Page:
Obviously, music is my real passion but [a huge passion is] Animal Rights. I’m passionate about wild animals. When the badger cull started two years ago, I arranged to meet some of them in a pub in Sheffield. I’d been working that day in Manchester and I drove back and met them in a pub. They were the sweetest people. There were about five of us turned up and I was the only one, eventually, who joined. I drove on two occasions down to Somerset and Gloucestershire. Although they were friendly, some of them viewed me with suspicion. There’d been a lot of infiltration, not only from the police but others, you know, and I think some of them thought I was an infiltrator because of the way I looked. I was much straighter than them – I didn’t have piercings, I didn’t have tattoos I didn’t have a [different] haircut, and I was wearing leather shoes which got a few stares. Eventually, they trusted me. And I’ve been a contributor and a member of Hunt Saboteurs’ Association and League Against Cruel Sports. Other than music [it is] the environment and animals. They are my real passions apart from music.

Now the Sheffield Tree debacle makes me so angry. When you look at other councils – I was reading about Camden Council how they use flexible paving, nurture the trees, value them spiritually to give shelter, take carbon dioxide, all these things –and yet in Sheffield they just cut them down.

[Sheffield Council] actually referred [to trees] as ‘vegetables and flowers’. As no different.  I value vegetables and flowers but trees are special. Trees are special. They take a long time to get to how they were and these saplings are not a replacement. It’s tragic. It is a tragedy. They will make long term enemies. And I don’t even think it’s political. It’s people who, for whatever their reasons are, are bloody minded.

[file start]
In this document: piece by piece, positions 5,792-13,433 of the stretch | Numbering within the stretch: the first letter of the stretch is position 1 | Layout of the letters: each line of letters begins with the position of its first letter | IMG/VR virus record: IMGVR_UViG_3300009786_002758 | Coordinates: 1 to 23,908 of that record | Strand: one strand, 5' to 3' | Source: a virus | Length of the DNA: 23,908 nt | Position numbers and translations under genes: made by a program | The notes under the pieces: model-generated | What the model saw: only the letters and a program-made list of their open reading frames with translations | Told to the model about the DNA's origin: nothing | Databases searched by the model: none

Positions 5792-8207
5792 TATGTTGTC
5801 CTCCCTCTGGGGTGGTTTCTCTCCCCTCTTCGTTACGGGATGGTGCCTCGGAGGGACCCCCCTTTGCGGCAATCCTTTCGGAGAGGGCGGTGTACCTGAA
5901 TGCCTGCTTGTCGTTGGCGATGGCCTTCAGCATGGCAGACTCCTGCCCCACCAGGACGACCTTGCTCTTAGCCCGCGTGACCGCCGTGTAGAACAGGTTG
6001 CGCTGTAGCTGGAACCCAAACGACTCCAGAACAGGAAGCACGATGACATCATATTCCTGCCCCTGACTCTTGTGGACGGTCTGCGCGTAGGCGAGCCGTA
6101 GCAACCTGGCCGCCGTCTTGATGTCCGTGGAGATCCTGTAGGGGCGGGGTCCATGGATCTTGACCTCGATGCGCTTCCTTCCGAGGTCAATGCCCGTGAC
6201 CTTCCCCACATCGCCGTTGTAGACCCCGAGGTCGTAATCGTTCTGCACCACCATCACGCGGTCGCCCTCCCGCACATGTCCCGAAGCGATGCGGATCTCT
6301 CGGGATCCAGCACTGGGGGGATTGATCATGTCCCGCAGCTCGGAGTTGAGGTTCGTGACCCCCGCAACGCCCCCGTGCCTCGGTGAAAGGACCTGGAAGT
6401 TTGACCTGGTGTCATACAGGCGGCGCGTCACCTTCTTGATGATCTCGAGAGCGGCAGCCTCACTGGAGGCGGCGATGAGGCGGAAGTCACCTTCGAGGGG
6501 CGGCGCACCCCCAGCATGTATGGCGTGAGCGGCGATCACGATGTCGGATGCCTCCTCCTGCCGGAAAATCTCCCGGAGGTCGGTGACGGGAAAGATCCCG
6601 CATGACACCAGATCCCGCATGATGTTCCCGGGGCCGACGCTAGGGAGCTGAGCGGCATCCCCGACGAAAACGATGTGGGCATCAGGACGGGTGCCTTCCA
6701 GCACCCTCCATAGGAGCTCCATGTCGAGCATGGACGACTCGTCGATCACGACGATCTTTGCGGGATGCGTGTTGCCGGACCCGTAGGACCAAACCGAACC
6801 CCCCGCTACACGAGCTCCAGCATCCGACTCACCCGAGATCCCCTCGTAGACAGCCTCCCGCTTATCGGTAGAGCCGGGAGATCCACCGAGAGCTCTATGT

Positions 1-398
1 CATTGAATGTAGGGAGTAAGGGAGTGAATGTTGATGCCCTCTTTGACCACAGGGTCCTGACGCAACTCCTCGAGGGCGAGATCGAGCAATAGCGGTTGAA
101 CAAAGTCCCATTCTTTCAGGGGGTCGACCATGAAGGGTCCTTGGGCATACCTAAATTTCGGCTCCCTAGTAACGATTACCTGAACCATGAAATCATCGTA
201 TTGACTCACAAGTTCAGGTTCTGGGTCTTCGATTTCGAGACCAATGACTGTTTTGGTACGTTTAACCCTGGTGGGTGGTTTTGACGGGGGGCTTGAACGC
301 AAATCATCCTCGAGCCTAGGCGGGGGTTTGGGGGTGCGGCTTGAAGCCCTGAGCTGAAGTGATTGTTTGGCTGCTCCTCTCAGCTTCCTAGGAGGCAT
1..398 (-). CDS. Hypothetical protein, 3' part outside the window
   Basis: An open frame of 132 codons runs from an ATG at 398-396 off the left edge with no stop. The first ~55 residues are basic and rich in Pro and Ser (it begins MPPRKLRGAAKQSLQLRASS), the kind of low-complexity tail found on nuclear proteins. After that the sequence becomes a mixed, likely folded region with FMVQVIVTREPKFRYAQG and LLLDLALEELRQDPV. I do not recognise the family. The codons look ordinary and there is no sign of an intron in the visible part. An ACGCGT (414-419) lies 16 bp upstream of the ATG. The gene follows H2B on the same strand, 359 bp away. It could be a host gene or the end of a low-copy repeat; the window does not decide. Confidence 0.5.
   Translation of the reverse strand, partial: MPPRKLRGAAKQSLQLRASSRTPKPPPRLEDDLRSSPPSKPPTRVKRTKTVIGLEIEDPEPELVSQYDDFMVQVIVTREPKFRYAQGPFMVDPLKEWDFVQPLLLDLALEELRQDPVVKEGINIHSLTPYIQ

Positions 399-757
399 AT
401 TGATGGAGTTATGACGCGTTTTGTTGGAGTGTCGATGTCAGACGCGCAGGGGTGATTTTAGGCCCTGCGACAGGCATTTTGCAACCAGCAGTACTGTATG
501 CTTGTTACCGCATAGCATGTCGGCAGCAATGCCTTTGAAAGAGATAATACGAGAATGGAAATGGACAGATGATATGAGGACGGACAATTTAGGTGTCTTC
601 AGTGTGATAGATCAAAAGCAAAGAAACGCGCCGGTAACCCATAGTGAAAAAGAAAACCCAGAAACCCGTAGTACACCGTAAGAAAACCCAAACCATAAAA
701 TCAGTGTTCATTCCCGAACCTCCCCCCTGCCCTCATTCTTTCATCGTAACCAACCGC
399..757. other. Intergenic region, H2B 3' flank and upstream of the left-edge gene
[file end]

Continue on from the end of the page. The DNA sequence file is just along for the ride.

How do you feel about Sheffield’s current music scene?

I think the music scene has changed so much in the last fifteen years there is still the same amount of talented people who are as good as when I started out and in some cases probably better. The opportunities now are so limited for young musicians to actually make a career out of music that there’s nothing you can really do about it. You can’t put the genie back in the bottle.

The internet and the democratisation of music has made recorded music virtually impossible for geek people like me who buy everything by an artist – Tom Waits, say. People offer me downloads often and I don’t accept them. I don’t like them. I like to support artists. Several generations now have grown up with disposable music – a file on a computer or whatever the latest technology is. For example, you can download the whole of The Beatles back catalogue. To me, I’m old school and that’s not magical to me. Music has to be magical. That has massively contributed to the lack of investment in music conversely in musical publishing because a lot of the revenue in music publishing now just comes from old records, back catalogues and they just keep regurgitating it.